In the words of Mar Garre, Director General of the Línea Directa Foundation: "there is no need to panic: The behaviour of drivers is what is to blame for accidents, not the medicines themselves, so we must use them responsibly. We should only take medication when prescribed by a doctor, respect doses and any contraindications, read the package leaflet and consult our doctor or pharmacist if we are going to drive. We need to be vigilant, because the presence of psychotropic medication in fatal accidents is a growing phenomenon, which should make us aware of this problem".
Proportionally, the fate of pedestrians is even worse than that of drivers: 1 in 5 pedestrians killed in road accidents over the last decade were under the influence of psychotropic medication at the time of the accident. In this regard, almost 400 pedestrians who died as a result of a road accident had taken this type of medication.
Ignorance and irresponsible behaviour
According to the study by the Línea Directa Foundation, there is a widespread lack of knowledge about the effects that medication can have on driving. In fact, almost half of Spanish motorists (46%) do not know the meaning of the warning symbol that suggests a medicine may affect their ability to drive and 3 out of 4 are unaware of the consequences of the medicines they take.
This lack of knowledge leads to behaviour that could, at the very least, be described as irresponsible. Some 4.5 million drivers admit to driving after mixing alcohol and medicines and another 2 million after combining medicines with drugs. In addition, 1.1 million motorists admit to continuing to drive when they feel the effects of the medication they are taking.
Explanations for this come very close to excuses: 2 out of 3 drivers say that the doctor never or hardly ever informs them about the effects of medication on driving, a percentage that rises to 76% when it comes to pharmacists. However, more than 40% of motorists admit that they also do not ask their doctor about the consequences of their medication and more than 50% do not always read the package leaflet to find out about this. This is worrying, as 8 million drivers are undergoing medical treatment and another 2 million may be self-medicating.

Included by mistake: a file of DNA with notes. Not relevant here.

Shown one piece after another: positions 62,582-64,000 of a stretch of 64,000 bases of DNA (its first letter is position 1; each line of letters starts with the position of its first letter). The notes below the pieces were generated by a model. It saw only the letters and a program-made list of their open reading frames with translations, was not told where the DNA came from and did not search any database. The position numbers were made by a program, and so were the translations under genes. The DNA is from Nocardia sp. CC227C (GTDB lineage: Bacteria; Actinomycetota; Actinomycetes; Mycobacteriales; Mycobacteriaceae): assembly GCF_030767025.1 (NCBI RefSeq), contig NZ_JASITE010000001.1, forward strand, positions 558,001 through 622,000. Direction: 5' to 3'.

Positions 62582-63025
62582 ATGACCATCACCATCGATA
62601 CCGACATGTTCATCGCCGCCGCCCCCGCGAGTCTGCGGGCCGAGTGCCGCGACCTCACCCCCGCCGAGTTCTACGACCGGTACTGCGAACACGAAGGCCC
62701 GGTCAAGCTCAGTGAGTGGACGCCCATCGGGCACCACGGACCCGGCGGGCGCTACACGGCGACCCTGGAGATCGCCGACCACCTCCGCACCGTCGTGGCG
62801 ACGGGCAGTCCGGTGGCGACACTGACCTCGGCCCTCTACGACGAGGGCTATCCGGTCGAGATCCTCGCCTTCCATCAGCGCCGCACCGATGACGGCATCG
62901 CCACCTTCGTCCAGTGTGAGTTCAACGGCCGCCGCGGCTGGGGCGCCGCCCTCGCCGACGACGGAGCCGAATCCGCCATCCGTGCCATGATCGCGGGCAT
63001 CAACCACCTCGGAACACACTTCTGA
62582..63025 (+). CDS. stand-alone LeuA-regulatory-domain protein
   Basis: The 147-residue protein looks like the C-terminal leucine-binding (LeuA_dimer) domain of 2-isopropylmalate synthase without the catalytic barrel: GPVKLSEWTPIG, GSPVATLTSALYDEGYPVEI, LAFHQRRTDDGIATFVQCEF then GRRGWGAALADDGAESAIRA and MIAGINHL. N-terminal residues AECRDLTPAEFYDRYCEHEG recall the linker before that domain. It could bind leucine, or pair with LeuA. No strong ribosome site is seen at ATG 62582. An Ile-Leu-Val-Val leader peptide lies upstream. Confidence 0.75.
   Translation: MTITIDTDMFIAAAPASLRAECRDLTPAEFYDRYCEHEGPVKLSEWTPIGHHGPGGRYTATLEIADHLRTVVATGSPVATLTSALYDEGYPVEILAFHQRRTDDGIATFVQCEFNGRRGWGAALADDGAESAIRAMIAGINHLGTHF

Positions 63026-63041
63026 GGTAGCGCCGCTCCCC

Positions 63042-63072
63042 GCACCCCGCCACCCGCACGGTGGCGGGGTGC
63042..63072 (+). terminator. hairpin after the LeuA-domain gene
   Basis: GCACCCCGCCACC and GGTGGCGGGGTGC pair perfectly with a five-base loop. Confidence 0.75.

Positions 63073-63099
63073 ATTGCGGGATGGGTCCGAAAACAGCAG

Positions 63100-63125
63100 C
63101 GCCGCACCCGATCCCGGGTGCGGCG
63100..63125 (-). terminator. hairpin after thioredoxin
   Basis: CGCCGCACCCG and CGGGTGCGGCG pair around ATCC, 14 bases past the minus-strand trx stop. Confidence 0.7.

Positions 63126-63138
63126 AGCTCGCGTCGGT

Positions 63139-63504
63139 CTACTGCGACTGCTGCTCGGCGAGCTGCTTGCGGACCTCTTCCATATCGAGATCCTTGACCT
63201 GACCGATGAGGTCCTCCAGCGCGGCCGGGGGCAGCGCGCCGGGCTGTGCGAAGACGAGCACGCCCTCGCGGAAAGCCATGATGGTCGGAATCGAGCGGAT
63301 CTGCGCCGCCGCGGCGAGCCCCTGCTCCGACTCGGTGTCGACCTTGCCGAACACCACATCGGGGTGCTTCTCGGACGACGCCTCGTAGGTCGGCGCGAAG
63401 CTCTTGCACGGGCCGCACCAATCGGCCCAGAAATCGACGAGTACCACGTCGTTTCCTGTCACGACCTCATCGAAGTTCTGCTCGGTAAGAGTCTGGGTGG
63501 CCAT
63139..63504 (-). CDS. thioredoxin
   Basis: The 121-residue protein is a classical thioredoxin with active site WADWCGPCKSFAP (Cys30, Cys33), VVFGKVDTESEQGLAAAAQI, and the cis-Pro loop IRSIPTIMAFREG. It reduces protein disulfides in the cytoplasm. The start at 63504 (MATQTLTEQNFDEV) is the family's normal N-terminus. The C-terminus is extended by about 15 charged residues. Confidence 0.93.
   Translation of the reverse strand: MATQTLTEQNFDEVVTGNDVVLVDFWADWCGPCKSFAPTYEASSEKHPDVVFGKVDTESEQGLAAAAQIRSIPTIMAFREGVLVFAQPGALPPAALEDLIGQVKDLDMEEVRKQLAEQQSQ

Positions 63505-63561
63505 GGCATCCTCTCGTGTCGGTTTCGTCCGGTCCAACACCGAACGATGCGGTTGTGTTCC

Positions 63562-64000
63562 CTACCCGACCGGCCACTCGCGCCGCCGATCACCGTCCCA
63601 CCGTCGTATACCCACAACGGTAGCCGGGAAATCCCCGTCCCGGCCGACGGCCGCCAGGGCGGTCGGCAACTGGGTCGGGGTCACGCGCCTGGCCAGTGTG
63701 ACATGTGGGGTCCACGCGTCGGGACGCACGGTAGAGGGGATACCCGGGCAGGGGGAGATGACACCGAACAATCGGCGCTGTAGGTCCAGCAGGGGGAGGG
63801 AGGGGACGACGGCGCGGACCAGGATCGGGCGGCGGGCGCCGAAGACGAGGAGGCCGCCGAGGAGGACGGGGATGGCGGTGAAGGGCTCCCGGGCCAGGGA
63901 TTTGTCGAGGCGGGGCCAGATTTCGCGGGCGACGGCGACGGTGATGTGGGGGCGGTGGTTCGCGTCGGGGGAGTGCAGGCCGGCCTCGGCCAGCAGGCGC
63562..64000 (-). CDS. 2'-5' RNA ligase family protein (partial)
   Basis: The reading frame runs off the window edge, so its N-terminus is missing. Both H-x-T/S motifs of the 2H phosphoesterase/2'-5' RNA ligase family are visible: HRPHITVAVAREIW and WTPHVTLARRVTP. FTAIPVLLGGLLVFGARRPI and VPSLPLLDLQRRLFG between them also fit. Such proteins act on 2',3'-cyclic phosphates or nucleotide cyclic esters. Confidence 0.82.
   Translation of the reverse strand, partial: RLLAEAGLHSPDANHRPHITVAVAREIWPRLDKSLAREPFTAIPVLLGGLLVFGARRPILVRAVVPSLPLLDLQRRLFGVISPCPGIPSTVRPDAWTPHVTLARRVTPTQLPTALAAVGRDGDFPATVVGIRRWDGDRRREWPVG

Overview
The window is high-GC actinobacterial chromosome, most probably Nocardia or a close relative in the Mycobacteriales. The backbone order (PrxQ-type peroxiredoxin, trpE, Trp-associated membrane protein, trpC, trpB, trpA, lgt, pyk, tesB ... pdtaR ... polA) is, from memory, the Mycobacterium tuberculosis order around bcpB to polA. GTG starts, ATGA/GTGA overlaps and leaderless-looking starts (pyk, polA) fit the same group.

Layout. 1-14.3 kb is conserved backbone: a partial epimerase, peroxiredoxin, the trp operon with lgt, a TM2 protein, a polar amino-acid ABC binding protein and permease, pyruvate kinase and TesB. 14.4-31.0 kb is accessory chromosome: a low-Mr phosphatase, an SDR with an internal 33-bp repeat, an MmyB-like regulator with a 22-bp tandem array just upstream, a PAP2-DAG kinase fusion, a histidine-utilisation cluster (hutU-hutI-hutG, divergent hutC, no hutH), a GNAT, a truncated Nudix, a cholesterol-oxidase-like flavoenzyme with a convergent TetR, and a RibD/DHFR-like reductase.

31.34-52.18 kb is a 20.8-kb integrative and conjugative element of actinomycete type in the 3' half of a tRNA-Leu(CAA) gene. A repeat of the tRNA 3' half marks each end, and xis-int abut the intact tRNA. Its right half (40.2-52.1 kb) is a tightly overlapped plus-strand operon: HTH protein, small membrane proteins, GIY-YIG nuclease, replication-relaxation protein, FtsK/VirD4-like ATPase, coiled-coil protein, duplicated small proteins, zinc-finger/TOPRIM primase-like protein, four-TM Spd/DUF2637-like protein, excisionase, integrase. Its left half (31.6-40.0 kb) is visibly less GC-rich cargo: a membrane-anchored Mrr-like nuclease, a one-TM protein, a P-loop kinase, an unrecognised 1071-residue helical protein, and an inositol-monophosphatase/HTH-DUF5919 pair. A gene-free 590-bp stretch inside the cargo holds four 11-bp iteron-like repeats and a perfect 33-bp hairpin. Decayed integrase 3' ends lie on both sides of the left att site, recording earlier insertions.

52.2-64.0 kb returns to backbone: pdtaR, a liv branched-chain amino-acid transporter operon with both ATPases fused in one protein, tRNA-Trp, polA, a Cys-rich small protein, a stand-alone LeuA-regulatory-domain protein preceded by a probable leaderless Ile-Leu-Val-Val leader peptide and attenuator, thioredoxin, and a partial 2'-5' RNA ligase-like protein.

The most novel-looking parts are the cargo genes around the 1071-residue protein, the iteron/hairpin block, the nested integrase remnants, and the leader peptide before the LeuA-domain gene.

Accidents and risk situations due to the use of medication
When asked whether they had experienced accidents or risky situations due to medication use, 14% of motorists, or the equivalent of about 4 million, acknowledged that they had been involved in one of these situations. By autonomous community, Murcia, Extremadura and Galicia are the territories that recorded the most incidents due to medication use, while the Basque Country, Castilla-La Mancha and the Valencian Community recorded the lowest amount.
As for the profile of the drivers involved in accidents, men are involved in more accidents and risky situations than women, who are more knowledgeable about the subject, tend to read the package leaflet more often to check its effects on driving, and believe that psychotropic medication can pose the same threat as drugs. By age, people between 35 and 44 years old are those who have the most accidents, and there is a strong tendency towards repeat offences, with 2 out of every 3 drivers involved in medicine-related accidents being repeat offenders.